We did have an interesting experience in today’s surf however.  Actually two interesting experiences in rapid succession.  At one point before the still growing waves had gotten too crazy, Tacco, Keeper, Woodsprite (with life jacket) and I got in to play a bit.  We were able to stay at a point at which we could still touch the bottom and most of the waves were breaking on the shore side of us, so “playing” consisted for the most part of swim/jumping over the top of the waves just before they broke, which Woodsprite absolutely loved.  I had already taught Keeper to go underneath waves which had already broken or were threatening to break on top of him, so I wasn’t concerned about his abilities in the water.  So far so good, but as often happens, a particularly large set came in, forcing me to go a bit further out so as to keep the wave from breaking on our heads.  Not a huge deal solo, but I was holding onto a lifejacket-supported Woodsprite, and hadn’t fully thought through the consequences of having to go underneath a wave while attempting to hang onto her.  That suddenly seemed like something I REALLY did not want to do, and the alternative (getting pounded by the wave, or worse still, sucked backwards and over the falls, and trying to hang onto her in the associated washing machine) seemed much worse.  As we swam further out, past where I could touch, I had the familiar “we’re not in extremis, but I can see it from here” feeling, accompanied by a surge of fight-or-flight instinct.  We went over the top of the first, and I could see at least two more building.  Sets generally last only about 3-6 waves as a rule, but this is the ocean – rule compliance is sketchy at best.  It could almost as easily just continue to get bigger, with rip currents thrown in for fun.

Woodsprite, of course, had no idea how dodgy things were getting and I didn’t want her to, so I explained to her in my calmest, “isn’t this fun?” voice that we might have to go underneath a wave, and that if we did that I’d ask her to hold her breath and hang onto me tightly while I pulled her down with me for a few seconds.  “Just like in the pool” (?? — We’ve never done anything remotely like that in the pool, and I doubted my ability to pull her too far down with a life vest on)

As luck would have it, the ocean decided to follow rules this time, and the set lasted about 4 waves, all of which we were able to get over the top of before they broke, and seeing a break in the action, I told Woodsprite we were going to swim in as fast as we could, which we did.  Disaster averted!  Sorta…

What happened next is strange.  I compare it to the phenomenon of pilots and UFOs.  There’s that old oft-repeated scene of the pilots in the cockpit seeing a flying saucer complete with green men and antennae darting by, and one looks to the other and asks “did you just see something?”  “Nnnnnope!”  And there’s a touch of truth to it.  Though on occasion we do see things in the night sky whose origins aren’t readily apparent, no pilot in their right mind would get on the radio and report seeing a UFO if they weren’t 100% certain that it was something hinky.  And even then they’d probably hesitate or even just press the “I forgot” button.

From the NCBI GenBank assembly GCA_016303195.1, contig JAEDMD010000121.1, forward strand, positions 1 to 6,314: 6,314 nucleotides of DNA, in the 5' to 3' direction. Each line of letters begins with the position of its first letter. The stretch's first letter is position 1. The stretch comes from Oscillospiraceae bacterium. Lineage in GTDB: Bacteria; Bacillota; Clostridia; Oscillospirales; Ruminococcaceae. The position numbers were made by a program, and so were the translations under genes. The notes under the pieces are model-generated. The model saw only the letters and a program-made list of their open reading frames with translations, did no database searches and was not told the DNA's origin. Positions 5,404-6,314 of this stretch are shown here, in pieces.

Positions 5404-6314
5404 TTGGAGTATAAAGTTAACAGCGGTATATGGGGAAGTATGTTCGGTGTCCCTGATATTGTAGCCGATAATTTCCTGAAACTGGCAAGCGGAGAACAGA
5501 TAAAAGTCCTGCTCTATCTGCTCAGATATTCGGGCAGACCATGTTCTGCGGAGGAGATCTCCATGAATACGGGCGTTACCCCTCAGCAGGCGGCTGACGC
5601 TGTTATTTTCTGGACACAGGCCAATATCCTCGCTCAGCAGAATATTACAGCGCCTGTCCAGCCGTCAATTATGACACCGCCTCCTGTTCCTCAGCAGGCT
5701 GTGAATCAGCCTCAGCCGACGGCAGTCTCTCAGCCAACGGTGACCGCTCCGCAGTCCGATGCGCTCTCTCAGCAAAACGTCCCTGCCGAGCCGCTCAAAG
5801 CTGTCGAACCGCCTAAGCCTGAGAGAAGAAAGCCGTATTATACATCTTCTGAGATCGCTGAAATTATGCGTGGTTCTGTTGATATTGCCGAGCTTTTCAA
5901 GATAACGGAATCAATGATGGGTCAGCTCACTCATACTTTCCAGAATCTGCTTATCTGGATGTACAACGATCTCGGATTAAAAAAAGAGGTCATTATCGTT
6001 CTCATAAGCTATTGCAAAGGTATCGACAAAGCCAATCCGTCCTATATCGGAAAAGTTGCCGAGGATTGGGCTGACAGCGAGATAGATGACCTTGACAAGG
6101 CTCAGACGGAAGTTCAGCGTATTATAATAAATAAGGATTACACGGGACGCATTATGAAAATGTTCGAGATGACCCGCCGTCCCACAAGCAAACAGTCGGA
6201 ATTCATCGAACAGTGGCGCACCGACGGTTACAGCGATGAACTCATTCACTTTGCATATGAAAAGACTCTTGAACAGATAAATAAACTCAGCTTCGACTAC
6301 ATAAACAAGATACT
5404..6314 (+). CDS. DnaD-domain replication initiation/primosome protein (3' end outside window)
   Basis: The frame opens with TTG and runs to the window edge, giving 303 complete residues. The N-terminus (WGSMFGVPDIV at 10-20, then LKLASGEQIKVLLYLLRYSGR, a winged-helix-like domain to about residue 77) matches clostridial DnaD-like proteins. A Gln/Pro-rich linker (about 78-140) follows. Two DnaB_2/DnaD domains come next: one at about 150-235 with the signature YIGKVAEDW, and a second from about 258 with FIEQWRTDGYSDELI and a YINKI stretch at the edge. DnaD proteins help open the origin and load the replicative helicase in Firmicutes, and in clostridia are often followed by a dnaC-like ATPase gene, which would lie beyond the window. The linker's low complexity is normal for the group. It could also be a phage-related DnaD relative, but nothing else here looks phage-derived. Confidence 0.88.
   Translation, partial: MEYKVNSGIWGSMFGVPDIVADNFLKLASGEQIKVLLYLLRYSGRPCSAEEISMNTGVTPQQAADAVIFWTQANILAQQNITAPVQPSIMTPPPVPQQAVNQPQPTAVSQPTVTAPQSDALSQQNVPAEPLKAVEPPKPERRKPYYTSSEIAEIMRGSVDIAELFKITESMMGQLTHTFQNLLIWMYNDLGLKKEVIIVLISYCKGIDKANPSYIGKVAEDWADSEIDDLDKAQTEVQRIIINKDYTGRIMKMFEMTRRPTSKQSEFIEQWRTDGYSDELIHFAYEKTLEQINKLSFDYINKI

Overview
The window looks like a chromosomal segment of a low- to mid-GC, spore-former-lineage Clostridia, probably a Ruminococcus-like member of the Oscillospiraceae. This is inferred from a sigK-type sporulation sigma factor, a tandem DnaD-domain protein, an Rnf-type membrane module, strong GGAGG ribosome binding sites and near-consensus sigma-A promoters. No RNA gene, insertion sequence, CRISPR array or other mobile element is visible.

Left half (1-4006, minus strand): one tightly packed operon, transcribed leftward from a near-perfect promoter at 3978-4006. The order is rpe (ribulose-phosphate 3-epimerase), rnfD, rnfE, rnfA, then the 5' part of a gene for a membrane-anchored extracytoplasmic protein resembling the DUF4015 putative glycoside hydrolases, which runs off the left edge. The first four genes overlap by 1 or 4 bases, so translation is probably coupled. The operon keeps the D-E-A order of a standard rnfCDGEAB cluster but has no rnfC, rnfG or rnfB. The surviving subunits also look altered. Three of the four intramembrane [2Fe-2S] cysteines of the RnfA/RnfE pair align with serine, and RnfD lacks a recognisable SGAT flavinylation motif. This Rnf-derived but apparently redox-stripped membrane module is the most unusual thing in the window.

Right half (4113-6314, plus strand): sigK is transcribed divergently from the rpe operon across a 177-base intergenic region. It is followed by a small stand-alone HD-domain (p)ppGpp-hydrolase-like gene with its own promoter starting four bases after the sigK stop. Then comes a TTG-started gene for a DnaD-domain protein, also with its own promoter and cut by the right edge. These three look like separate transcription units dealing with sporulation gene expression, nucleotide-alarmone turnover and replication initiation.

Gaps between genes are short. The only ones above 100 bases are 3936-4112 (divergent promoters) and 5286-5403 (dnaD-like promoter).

Here’s what I saw.  As I was getting out of the water with Woodsprite I looked back to see how Tacco and Keeper were doing.  They hadn’t been as far out as we had and had a bit more difficulty dealing with the breaking waves.  Another set of at least medium sized waves had come in as Woodsprite and I were getting out (ankle-deep or so by now), and as I looked at Keeper dog-paddling in the whitewater, I saw something blackish and triangular emerging from the water about 10’ from him.  Yes.  OK.  There were seals around.  I’d seen several poke their heads above water.  This did not look like a seal head.  There are also porpoises, and porpoises have dorsal fins.  It was likely a porpoise.  But porpoises also swim in a certain way, which causes their fin to sweep up and then down in a sort of circular motion (hence “porpoising”).  That’s not what this blackish, triangular thing did.  It just sort of moved a bit, and appeared to be pointing at him.  Mind you, this all happened within about a second.  I quickly looked to Tacco who was a few yards from him, and saw that she was firmly telling Keeper to get out of the water NOW.  Clearly she had seen it too.

They both got out and Tacco and I quickly debriefed:

“OK, did you see..”

“YES!  That’s why I told him to get out!”

“Does he know?”

“No, I’m pretty sure he didn’t see it and I didn’t want to freak him out.”

“What did it look like to you?”

“A fin.”

“Yeah, me too.  But it could’ve been a seal.”

“Yup, it could’ve.  But it looked like a fin.”

“Yup, it did.  Could’ve been a porpoise fin too.”

“Agreed.  It could’ve.  Maybe.”

We decided not to make a big deal (until it was time to blog about it of course)…  But we put an end to swimming ops for the day.  I say again, it was probably a porpoise.  Or something else we didn’t even think of yet.  But we won’t forget it.  And I suppose we should get around to telling Keeper the story before this goes live…

We switched over to sand castle ops for the remainder of the afternoon, and the waves continued to grow.  By late afternoon they were impressive by any standard, at least overhead and probably 8’ minimum (and to be clear, the pictures below are not of those waves.  Unfortunately I didn’t get any pictures of them).  What I assumed were local high schoolers kept showing up with their short boards, and by 5 or so there were at least a dozen out there next to the cliffs to our south.  I mention this because it fascinated me – it was the type of thrilling that ventures into and out of terrifying.  These kids were a few years older than Keeper and there was no safe way into or out of the line up – each paddle out required getting pummeled many times over.  My perspective may have made them appear closer to the rocks than they actually were, but it looked like not only were they dealing with the powerful waves trying to drown them, but the jagged rocks which they were feet from being dashed upon like rag dolls.  And then of course when they rode these beasts it was gorgeous to watch.  I’ve always had an appreciation for surfing; it has now deepened to a great respect.


Next up is San Elijo in Encinitas, another bluff-top campground at a surf-centric beach.  I’m not tired of them yet!